Sunday, February 21, 2016

On Modern Strife

Wow, I’m stunned. Just stunned. And I really don’t know what to say or how to say it. So, what do I do? I try to write about something that has plagued this country for ages. I really don’t know how it is going to go but this topic has been gnawing its nasty little teeth at the back of my mind for quite some time and I suppose it is about time I address it. So, here goes.
            Yesterday I was sick and spent most of the day lying in pain and loaded up with all types of cough and cold medicine. I’m better today as I write this. However, during my interim, I had endless hours of television to watch. Mostly I watched “How the Universe Works” as narrated by Mike Rowe. I like this sort of programing. It lets me know that there are larger things in the universe, galaxy and solar system, than me. It grounds me and gives my life a perspective I don’t normally have. However; as the day waned and darkness took over the hemisphere where I live, I lost control of the remote to my wife.
            She flipped channels for a while and then settled on the movie “Guess Who’s Coming to Dinner” with Kathryn Hepburn, Spencer Tracy, Sidney Poirtier and Katharine Houghton. Sure there were more in the cast but those are the four main characters. It’s an amazing movie and one I know my wife and I have watched at least a dozen times. Yet each time I see the film I walk away with a new perspective, a new thought or idea. The film makes me think. A lot.
            Also; my wife was flipping to a re-airing of the Grammy awards. Now, as a general rule, I avoid any and all award shows. Especially ones where people just give themselves awards. So, when one show was on commercial, the other show was flipped to and watched. Which means I could tune out the awards show and become attentive when the movie was on.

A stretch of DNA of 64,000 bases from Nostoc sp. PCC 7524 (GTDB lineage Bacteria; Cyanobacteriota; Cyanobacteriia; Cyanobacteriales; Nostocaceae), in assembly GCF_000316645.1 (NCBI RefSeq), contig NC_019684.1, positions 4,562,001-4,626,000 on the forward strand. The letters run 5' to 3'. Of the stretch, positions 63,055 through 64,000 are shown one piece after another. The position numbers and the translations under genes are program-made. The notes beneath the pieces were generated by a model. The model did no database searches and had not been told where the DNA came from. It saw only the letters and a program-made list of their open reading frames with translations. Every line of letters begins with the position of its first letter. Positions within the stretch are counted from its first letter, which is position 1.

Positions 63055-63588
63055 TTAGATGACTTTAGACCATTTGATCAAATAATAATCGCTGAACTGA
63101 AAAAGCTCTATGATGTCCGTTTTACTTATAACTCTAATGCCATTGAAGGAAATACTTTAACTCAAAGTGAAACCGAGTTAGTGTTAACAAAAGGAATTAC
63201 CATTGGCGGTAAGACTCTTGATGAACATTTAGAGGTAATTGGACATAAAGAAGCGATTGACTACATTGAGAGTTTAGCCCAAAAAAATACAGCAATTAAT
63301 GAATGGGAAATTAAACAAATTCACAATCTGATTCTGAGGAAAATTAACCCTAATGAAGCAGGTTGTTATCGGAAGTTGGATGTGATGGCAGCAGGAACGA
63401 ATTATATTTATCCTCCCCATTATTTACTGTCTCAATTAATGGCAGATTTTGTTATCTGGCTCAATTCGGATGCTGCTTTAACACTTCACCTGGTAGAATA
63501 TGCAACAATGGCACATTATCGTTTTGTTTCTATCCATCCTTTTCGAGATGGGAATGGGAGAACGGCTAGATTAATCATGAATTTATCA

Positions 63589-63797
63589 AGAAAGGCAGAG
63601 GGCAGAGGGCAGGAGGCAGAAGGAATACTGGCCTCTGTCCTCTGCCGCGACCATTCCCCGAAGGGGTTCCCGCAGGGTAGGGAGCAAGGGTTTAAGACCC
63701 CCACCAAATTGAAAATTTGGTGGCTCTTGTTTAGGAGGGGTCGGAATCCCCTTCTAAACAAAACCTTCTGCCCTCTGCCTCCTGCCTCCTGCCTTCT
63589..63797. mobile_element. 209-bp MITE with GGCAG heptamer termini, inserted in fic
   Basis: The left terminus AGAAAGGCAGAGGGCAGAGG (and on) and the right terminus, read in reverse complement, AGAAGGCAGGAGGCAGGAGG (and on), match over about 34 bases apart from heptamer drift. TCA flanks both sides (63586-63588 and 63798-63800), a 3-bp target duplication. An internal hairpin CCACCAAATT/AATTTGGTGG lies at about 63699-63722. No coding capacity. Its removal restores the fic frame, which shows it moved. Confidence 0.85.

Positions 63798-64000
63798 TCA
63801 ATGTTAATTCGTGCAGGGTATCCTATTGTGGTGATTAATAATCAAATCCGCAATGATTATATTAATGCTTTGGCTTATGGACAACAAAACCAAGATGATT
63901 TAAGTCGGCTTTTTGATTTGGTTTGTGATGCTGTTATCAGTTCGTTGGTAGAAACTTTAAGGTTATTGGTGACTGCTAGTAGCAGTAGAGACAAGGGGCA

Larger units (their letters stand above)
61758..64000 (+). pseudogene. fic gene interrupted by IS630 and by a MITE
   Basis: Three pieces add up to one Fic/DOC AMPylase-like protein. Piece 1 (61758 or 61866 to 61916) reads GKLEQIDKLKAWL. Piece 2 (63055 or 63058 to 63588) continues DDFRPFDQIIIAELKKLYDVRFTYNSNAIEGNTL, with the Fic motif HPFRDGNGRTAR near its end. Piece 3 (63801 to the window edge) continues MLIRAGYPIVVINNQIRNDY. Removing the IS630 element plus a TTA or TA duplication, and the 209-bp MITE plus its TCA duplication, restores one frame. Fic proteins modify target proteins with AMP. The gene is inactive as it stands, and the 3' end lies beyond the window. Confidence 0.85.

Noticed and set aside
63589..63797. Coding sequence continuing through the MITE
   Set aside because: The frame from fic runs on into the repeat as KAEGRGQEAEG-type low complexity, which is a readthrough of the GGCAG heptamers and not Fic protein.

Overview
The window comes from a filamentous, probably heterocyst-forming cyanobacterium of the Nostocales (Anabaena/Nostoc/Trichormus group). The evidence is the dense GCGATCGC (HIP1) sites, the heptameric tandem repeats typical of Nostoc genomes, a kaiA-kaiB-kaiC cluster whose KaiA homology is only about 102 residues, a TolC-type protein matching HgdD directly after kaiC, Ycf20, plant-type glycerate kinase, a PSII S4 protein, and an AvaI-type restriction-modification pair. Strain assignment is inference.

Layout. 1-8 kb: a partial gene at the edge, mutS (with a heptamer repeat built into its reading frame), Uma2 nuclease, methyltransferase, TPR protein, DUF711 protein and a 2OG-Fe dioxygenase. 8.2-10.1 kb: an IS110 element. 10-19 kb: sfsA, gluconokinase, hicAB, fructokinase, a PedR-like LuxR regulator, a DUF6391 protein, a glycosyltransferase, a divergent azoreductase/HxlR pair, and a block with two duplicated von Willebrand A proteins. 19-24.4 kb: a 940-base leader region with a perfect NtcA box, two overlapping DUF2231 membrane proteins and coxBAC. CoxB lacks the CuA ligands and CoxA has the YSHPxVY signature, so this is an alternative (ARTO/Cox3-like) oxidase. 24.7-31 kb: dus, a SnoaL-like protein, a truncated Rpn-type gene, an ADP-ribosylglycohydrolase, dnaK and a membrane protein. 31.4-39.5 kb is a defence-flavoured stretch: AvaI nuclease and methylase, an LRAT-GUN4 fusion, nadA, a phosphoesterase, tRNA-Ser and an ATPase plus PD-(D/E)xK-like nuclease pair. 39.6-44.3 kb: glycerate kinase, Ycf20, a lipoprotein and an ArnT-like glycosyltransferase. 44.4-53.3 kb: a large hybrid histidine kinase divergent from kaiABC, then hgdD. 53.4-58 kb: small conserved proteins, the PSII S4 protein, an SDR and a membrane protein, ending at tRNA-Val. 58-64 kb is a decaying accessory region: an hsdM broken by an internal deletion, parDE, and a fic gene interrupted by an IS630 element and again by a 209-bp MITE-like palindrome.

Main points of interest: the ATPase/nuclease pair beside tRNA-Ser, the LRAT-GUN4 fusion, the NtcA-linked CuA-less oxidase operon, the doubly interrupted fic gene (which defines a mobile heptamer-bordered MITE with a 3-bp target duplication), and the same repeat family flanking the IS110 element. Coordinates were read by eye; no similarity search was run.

The movie… I have two favorite scenes in the movie.
            One of them, I’m sure is everyone’s favorite scene. It is at the end, where Spencer Tracy makes his speech about his feelings towards the interracial marriage of his daughter and all the crap the couple would receive from a world full of ignorant people. SPOILERS: He was for it for the simple reason the two people loved each other.
            My second favorite scene is where Sidney Poitier says to his father “You see yourself as a black man, where I see myself as a man.”
            I like to tell myself this is the line in the movie that won the writer “William Rose” his Oscar. But most likely, the gold on the statue was poured for the ending speech alone.
            We, as a country that is, have tried for over 70 years to try and put race relations to rest and it seems to me that in 1967, when Sidney Poitier said that line to his father about seeing himself as a man, we were on the path to equality and understanding.
            Now, fast forward to 2016, with the horrific utterings of the word “racism” at the drop of any hat or misconceived slight, we are all guilty.